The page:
theDOCK aims to innovate the Israeli maritime sector. Pexels<p>The UN hopes that new investments in ocean science and technology will help turn the tide for the oceans. As such, this year kicked off the <a href="https://www.oceandecade.org/" target="_blank" rel="noopener noreferrer">United Nations Decade of Ocean Science for Sustainable Development (2021-2030)</a> to galvanize massive support for the blue economy.</p><p>According to the World Bank, the blue economy is the "sustainable use of ocean resources for economic growth, improved livelihoods, and jobs while preserving the health of ocean ecosystem," <a href="https://www.sciencedirect.com/science/article/pii/S0160412019338255#b0245" target="_blank" rel="noopener noreferrer">Science Direct</a> reported. It represents this new sector for investments and innovations that work in tandem with the oceans rather than in exploitation of them.</p><p>As recently as Aug. 2020, <a href="https://www.reutersevents.com/sustainability/esg-investors-slow-make-waves-25tn-ocean-economy" target="_blank" rel="noopener noreferrer">Reuters</a> noted that ESG Investors, those looking to invest in opportunities that have a positive impact in environmental, social and governance (ESG) issues, have been interested in "blue finance" but slow to invest.</p><p>"It is a hugely under-invested economic opportunity that is crucial to the way we have to address living on one planet," Simon Dent, director of blue investments at Mirova Natural Capital, told Reuters.</p><p>Even with slow investment, the blue economy is still expected to expand at twice the rate of the mainstream economy by 2030, Reuters reported. It already contributes $2.5tn a year in economic output, the report noted.</p><p>Current, upward <a href="https://www.ecowatch.com/-innovation-blue-economy-2646147405.html" target="_self">shifts in blue economy investments are being driven by innovation</a>, a trend the UN hopes will continue globally for the benefit of all oceans and people.</p><p>In Israel, this push has successfully translated into investment in and innovation of global ports, shipping, logistics and offshore sectors. The "Startup Nation," as Israel is often called, has seen its maritime tech ecosystem grow "significantly" in recent years and expects that growth to "accelerate dramatically," <a href="https://itrade.gov.il/belgium-english/how-israel-is-becoming-a-port-of-call-for-maritime-innovation/" target="_blank" rel="noopener noreferrer">iTrade</a> reported.</p><p>Driving this wave of momentum has been rising Israeli venture capital hub <a href="https://www.thedockinnovation.com/" target="_blank" rel="noopener noreferrer">theDOCK</a>. Founded by Israeli Navy veterans in 2017, theDOCK works with early-stage companies in the maritime space to bring their solutions to market. The hub's pioneering efforts ignited Israel's maritime technology sector, and now, with their new fund, theDOCK is motivating these high-tech solutions to also address ESG criteria.</p><p>"While ESG has always been on theDOCK's agenda, this theme has become even more of a priority," Nir Gartzman, theDOCK's managing partner, told EcoWatch. "80 percent of the startups in our portfolio (for theDOCK's Navigator II fund) will have a primary or secondary contribution to environmental, social and governance (ESG) criteria."</p><p>In a company presentation, theDOCK called contribution to the ESG agenda a "hot discussion topic" for traditional players in the space and their boards, many of whom are looking to adopt new technologies with a positive impact on the planet. The focus is on reducing carbon emissions and protecting the environment, the presentation outlines. As such, theDOCK also explicitly screens candidate investments by ESG criteria as well.</p><p>Within the maritime space, environmental innovations could include measures like increased fuel and energy efficiency, better monitoring of potential pollution sources, improved waste and air emissions management and processing of marine debris/trash into reusable materials, theDOCK's presentation noted.</p>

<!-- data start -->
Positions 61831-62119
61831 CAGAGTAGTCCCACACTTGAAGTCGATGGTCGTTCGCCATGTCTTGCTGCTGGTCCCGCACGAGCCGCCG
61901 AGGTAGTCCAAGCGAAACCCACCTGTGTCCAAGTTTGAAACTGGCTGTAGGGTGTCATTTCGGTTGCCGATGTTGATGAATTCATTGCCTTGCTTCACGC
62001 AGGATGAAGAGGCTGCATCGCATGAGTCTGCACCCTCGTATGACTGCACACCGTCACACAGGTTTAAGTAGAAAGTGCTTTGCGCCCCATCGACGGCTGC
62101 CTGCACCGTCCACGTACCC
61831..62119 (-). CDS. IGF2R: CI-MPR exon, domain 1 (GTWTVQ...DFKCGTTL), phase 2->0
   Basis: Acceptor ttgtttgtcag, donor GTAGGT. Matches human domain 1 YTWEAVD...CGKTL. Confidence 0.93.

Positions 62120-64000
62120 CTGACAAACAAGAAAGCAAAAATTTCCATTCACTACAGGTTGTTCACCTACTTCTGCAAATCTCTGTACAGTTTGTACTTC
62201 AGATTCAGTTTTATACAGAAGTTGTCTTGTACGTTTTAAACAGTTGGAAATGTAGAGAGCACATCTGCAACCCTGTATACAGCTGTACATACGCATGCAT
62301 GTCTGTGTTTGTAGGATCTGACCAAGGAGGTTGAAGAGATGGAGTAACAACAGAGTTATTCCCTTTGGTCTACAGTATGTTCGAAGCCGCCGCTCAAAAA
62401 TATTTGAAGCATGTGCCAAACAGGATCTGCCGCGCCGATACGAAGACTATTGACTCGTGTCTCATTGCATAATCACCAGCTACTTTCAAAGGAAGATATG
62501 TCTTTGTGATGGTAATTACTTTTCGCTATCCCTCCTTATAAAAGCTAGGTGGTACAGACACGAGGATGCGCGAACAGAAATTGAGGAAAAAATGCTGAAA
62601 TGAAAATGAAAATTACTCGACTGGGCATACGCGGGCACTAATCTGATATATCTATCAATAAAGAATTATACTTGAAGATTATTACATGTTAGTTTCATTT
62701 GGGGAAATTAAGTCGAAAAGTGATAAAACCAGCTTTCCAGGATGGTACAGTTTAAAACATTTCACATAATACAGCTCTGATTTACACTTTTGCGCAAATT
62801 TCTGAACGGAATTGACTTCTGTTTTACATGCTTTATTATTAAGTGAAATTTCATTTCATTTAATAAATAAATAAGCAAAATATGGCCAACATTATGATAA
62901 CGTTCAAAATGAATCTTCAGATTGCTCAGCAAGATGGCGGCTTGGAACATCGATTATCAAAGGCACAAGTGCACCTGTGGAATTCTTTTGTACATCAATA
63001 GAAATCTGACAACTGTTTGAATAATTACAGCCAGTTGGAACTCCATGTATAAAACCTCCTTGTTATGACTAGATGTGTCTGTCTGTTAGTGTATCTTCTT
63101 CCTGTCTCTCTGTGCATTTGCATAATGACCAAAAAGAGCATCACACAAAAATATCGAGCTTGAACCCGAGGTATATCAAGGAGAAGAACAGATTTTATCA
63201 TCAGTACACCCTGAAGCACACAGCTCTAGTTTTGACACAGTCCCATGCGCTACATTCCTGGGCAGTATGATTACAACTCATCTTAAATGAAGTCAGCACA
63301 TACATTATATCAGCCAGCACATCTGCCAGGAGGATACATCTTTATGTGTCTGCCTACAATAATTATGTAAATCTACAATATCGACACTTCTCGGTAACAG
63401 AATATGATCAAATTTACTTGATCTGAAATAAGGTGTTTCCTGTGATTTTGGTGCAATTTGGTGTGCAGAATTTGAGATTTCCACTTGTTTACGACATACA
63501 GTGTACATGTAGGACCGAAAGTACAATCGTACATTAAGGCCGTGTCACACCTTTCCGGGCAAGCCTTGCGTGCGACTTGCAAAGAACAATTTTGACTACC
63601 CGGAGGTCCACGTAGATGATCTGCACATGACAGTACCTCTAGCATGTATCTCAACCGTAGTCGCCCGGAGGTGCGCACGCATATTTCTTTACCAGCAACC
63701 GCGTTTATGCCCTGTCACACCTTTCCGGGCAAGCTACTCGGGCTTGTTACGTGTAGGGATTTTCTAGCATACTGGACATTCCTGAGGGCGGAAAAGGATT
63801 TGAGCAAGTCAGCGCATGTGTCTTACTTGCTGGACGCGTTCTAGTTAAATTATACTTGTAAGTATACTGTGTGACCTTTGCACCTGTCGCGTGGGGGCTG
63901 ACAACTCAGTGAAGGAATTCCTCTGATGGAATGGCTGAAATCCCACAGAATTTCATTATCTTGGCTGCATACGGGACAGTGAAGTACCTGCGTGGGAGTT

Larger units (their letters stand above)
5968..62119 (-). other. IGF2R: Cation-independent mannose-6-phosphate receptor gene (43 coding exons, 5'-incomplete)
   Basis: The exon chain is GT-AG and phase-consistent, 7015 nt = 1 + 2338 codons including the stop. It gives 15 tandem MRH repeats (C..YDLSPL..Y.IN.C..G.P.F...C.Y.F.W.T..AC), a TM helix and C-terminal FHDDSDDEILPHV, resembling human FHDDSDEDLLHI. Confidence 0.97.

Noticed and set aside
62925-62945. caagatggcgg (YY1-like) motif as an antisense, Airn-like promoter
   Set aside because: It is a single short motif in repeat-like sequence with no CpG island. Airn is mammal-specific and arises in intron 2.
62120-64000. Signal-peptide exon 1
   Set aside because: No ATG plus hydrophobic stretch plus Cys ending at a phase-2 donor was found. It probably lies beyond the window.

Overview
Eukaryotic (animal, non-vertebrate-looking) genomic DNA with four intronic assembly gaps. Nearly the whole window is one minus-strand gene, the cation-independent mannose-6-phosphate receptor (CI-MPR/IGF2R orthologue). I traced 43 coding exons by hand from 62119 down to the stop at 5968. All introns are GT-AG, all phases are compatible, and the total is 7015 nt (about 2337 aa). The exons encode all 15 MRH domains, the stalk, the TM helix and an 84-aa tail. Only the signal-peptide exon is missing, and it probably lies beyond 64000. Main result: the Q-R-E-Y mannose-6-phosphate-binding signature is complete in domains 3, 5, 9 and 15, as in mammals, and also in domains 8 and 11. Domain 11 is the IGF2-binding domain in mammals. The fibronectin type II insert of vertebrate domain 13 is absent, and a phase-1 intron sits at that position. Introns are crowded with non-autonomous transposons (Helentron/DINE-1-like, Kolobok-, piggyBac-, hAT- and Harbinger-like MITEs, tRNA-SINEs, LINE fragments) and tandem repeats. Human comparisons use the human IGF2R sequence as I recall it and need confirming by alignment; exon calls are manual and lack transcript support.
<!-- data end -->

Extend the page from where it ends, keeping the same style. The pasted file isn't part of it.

theDOCK team includes (left to right) Michal Hendel-Sufa, Head of Alliances, Noa Schuman, CMO, Nir Gartzman, Co-Founder & Managing Partner, and Hannan Carmeli, Co-Founder & Managing Partner. Dudu Koren<p>theDOCK's own portfolio includes companies like Orca AI, which uses an intelligent collision avoidance system to reduce the probability of oil or fuel spills, AiDock, which eliminates the use of paper by automating the customs clearance process, and DockTech, which uses depth "crowdsourcing" data to map riverbeds in real-time and optimize cargo loading, thereby reducing trips and fuel usage while also avoiding groundings.</p><p>"Oceans are a big opportunity primarily because they are just that – big!" theDOCK's Chief Marketing Officer Noa Schuman summarized. "As such, the magnitude of their criticality to the global ecosystem, the magnitude of pollution risk and the steps needed to overcome those challenges – are all huge."</p><p>There is hope that this wave of interest and investment in environmentally-positive maritime technologies will accelerate the blue economy and ESG investing even further, in Israel and beyond.</p>